How to Eat

I just read The Sheer Ecstasy of Being a Lunatic Farmer over the past week, having heard about Joel Salatin and Polyface Farms through a random decision to watch Food, Inc. two years ago.   He makes an incredible array of assertions, which I am inclined to trust from the outset, though I wish he did footnote something and cite some sources.  High school research papers come back to haunt, it would seem!  That aside, I thoroughly enjoyed his book and his thoughts.  Maybe I'll start farming some day.

Regardless, I am excited to start taking deliberate steps to eat better food from local farms.  It's frustrating to know that many choices I make as a consumer can aid injustice in some form - clothes I buy may be sewn by faraway peoples receiving less pay than they ought, food I eat may be farmed in a way that destroys the land and imprisons farmers into indentured servitude for a large agribusiness company.  I'd love to be sure that the workers making the clothes I wear, tending the crops I eat, building the mechanical devices I use are justly compensated. The more I learn, the more I'll have to change habits, I suppose.  If we Christians believe we're part of God's mission in healing the earth, restoring people to right relationship with Him, rescuing the captives, breaking every chain - everything comes under scrutiny.  How then shall we live?  I will constantly be re-answering this question as I grow older.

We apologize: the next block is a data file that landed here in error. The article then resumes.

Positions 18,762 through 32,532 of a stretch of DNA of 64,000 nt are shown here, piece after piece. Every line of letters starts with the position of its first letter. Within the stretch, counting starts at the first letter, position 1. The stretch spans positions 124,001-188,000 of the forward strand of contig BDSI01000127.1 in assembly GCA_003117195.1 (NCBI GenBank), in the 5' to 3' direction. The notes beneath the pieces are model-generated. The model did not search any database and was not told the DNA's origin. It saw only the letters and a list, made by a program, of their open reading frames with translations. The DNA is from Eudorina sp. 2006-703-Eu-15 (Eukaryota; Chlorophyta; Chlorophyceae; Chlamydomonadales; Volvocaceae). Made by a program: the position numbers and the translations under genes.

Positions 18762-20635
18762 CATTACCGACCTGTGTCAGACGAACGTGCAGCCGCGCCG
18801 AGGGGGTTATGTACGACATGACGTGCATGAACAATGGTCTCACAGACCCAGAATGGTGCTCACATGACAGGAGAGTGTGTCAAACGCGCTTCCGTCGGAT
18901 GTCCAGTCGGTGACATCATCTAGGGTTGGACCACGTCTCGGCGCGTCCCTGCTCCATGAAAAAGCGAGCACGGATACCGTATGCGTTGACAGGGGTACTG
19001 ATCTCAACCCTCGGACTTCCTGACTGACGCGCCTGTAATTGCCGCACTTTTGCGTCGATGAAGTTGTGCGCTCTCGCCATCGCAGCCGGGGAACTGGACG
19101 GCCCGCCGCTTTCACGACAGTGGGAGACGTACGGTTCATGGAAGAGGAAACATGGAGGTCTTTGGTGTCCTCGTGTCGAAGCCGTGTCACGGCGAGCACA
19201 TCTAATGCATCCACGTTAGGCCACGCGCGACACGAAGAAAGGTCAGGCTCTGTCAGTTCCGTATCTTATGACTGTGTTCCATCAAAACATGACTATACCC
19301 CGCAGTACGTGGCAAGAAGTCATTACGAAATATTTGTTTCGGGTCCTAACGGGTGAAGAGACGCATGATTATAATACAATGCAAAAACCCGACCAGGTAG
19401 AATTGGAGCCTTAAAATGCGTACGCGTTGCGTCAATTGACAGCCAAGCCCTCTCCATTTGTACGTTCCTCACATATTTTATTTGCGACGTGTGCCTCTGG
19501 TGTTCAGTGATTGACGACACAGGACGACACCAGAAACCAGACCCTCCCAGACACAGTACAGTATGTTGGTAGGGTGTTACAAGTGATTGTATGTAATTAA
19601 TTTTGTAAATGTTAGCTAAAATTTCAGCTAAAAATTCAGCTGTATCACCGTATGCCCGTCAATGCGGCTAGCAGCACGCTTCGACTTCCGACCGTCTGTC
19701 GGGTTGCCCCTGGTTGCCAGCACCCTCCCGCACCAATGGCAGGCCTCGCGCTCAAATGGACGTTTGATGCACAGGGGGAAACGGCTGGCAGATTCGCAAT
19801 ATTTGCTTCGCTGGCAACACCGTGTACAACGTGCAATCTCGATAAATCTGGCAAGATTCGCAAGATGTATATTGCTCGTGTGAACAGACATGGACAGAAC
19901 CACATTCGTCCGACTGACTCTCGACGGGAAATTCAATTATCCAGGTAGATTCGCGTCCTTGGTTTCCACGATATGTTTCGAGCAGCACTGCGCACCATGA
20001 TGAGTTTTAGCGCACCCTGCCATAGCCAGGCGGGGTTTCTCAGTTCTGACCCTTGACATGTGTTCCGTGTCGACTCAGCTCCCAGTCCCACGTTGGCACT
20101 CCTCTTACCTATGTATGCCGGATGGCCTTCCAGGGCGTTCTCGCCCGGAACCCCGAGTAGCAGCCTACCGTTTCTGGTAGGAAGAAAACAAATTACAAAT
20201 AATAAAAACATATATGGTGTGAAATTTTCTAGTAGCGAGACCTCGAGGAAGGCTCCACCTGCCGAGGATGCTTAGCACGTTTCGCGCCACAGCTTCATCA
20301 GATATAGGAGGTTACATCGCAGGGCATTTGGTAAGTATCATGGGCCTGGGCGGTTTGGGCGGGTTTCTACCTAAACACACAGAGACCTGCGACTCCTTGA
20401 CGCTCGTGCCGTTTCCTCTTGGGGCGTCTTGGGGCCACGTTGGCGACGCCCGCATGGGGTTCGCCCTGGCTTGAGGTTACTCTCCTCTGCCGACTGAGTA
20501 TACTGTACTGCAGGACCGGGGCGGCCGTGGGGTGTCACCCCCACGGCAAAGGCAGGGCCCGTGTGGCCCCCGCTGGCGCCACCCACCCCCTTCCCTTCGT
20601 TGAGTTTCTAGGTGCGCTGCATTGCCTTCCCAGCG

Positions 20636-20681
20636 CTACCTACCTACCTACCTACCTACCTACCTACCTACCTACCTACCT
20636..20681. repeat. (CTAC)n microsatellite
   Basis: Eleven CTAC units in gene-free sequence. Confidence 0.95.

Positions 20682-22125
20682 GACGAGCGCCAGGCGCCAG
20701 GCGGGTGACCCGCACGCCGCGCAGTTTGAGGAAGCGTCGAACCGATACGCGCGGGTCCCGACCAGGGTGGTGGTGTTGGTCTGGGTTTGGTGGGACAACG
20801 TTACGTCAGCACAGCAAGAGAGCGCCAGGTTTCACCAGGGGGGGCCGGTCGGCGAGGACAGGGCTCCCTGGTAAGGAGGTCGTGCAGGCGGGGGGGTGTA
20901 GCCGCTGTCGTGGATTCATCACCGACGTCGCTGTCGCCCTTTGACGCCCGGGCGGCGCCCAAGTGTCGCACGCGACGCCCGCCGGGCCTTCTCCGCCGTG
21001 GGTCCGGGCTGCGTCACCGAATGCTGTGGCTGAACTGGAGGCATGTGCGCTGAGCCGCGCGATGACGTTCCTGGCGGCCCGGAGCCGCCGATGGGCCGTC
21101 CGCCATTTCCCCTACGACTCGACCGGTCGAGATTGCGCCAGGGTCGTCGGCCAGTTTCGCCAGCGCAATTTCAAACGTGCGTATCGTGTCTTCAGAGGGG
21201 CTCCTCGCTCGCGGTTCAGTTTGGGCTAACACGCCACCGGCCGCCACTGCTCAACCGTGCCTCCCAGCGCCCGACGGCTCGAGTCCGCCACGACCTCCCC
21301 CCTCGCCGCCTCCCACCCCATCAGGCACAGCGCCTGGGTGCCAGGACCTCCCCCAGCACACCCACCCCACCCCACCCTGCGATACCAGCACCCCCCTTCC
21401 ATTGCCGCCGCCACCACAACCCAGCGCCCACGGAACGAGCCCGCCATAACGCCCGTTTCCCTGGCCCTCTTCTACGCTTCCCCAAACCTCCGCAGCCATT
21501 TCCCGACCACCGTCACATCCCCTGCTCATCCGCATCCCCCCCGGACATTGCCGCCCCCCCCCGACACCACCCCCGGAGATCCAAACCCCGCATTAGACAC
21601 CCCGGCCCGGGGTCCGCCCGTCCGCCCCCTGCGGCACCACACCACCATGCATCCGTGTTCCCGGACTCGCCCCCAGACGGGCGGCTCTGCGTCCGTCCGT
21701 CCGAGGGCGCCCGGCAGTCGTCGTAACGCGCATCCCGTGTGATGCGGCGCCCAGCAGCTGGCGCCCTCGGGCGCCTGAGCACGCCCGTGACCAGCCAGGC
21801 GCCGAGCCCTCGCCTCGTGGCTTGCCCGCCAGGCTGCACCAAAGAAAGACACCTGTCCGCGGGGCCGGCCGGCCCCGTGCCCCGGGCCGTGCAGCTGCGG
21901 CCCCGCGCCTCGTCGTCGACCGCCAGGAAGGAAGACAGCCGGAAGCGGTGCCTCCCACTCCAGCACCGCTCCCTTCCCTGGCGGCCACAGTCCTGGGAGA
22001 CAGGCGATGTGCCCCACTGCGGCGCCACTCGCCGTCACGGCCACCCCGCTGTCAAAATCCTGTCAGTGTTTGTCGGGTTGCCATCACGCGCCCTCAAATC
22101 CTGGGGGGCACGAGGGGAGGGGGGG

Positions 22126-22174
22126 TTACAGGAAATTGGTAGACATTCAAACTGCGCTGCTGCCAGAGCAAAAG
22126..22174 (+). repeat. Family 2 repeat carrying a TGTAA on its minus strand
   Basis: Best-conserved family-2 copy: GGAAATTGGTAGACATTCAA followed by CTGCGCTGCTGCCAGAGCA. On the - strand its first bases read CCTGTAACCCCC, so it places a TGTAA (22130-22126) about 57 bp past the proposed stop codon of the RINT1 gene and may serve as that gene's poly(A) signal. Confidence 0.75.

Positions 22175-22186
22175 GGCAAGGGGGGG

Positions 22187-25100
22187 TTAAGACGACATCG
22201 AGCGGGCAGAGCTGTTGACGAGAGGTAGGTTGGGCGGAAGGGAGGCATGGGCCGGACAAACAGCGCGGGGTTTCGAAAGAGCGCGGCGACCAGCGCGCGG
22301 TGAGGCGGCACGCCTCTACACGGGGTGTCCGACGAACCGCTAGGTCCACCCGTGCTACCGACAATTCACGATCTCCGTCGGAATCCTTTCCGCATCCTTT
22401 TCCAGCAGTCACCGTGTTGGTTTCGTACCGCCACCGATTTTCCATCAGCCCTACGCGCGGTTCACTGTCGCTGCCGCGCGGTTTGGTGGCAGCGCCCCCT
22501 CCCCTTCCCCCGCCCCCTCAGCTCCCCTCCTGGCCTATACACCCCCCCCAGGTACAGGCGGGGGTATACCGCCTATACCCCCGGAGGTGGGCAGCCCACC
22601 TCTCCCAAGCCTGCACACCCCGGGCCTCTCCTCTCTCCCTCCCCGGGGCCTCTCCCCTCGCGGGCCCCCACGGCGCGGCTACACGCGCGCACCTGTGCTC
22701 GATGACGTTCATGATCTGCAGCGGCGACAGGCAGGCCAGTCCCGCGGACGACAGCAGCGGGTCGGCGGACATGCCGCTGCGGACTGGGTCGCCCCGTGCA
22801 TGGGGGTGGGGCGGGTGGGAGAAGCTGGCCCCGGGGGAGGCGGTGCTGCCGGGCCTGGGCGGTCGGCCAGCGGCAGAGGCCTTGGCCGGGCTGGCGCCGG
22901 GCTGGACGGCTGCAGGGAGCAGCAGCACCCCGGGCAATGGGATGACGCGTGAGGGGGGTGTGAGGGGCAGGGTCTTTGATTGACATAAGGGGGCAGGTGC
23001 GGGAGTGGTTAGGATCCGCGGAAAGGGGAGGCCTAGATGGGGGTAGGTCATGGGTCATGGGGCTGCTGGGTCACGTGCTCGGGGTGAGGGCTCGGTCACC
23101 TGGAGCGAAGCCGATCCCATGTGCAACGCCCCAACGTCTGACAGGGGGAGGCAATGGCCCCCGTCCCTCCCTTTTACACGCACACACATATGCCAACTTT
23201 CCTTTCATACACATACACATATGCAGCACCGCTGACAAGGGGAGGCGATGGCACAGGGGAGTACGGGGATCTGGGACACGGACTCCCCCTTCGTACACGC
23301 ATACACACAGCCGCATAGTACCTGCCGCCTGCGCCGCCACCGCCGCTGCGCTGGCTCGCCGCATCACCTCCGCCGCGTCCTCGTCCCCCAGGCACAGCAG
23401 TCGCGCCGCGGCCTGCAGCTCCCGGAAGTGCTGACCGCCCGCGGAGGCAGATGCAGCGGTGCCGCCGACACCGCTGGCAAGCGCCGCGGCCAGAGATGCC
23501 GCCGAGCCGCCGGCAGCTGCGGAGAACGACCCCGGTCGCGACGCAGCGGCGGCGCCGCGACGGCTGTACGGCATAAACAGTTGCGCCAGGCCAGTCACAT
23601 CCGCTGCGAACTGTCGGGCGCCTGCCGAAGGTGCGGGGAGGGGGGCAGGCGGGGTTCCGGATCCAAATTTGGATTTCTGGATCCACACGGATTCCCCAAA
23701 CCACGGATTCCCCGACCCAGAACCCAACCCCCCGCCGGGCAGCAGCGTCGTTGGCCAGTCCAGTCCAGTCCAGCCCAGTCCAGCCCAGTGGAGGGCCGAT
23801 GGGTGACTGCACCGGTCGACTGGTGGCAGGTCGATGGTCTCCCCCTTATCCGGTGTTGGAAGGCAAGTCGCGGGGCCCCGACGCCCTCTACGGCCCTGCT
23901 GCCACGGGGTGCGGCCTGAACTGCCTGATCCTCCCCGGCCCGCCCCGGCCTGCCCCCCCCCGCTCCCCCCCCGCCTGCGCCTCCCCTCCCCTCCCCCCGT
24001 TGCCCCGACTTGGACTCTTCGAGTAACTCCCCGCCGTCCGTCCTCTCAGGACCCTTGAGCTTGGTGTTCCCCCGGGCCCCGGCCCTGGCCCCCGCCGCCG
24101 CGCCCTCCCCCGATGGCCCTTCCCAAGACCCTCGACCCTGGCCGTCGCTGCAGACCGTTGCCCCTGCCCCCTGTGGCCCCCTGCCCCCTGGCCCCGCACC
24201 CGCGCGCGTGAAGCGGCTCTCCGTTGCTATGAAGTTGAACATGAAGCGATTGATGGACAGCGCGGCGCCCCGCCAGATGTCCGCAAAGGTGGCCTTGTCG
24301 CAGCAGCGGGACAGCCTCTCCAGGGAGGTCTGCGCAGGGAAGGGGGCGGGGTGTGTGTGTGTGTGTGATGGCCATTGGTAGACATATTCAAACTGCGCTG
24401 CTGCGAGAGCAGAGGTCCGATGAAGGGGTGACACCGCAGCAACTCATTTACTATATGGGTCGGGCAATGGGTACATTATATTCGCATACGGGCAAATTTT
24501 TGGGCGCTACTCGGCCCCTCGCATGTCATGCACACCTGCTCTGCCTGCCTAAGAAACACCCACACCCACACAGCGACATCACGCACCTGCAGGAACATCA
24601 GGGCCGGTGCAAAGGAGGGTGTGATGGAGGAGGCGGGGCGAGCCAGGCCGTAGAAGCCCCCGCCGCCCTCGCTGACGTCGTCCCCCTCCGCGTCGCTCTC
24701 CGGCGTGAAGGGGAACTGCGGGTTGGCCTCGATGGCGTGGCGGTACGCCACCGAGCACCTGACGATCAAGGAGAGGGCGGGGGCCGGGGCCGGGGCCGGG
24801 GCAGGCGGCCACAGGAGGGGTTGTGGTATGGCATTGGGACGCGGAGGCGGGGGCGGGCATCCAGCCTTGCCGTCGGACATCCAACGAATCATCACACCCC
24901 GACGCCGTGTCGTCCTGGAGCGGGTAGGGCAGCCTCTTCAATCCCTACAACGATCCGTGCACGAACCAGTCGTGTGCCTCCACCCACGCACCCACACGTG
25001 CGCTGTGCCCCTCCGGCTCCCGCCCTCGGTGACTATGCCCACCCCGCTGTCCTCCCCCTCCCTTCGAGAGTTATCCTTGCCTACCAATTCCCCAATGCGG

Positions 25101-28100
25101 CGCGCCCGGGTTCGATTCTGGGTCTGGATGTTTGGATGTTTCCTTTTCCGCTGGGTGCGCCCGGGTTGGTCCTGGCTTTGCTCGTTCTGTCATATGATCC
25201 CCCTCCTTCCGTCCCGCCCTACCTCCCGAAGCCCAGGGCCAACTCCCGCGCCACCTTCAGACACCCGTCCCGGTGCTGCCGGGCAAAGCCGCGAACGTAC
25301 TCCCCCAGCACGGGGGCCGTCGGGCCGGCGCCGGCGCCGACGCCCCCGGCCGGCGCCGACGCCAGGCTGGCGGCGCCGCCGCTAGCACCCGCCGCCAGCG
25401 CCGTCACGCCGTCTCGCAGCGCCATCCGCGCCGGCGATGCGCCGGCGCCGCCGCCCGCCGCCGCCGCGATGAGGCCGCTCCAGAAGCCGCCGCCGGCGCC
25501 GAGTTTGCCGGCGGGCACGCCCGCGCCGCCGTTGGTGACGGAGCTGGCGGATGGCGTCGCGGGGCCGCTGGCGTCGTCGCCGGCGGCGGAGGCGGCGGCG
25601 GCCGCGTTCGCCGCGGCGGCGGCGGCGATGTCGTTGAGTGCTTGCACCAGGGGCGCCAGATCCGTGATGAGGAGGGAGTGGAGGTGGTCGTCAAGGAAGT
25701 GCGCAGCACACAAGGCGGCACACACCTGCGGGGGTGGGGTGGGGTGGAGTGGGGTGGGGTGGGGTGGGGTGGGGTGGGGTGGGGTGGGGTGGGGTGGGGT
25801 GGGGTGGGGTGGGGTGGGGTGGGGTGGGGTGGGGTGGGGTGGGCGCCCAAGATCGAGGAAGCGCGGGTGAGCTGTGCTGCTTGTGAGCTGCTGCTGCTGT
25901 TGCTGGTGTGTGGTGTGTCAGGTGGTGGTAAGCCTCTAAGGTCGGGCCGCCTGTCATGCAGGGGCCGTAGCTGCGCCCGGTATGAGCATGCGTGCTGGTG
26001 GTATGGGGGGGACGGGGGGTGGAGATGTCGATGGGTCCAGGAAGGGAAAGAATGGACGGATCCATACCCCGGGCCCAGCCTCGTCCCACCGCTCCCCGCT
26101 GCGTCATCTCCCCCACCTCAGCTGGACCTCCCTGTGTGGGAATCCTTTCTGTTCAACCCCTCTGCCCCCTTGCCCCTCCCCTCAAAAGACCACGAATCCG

Right now?  I'll buy some more of my food locally, from farms that are taking deliberate steps to heal the land and do agriculture in holistic ways.  I'll take the time to cook most of my meals (this I have been doing fairly consistently over the last two years).  And hopefully a few friends will make some small decisions along the way and things will snowball.

There's enough disjointed rambling for now.  In the meantime, Howard County folks, check out some neat sites:

Howard County Conservancy

The Zahradka Farm

Clark's Farm

Love Dove Farms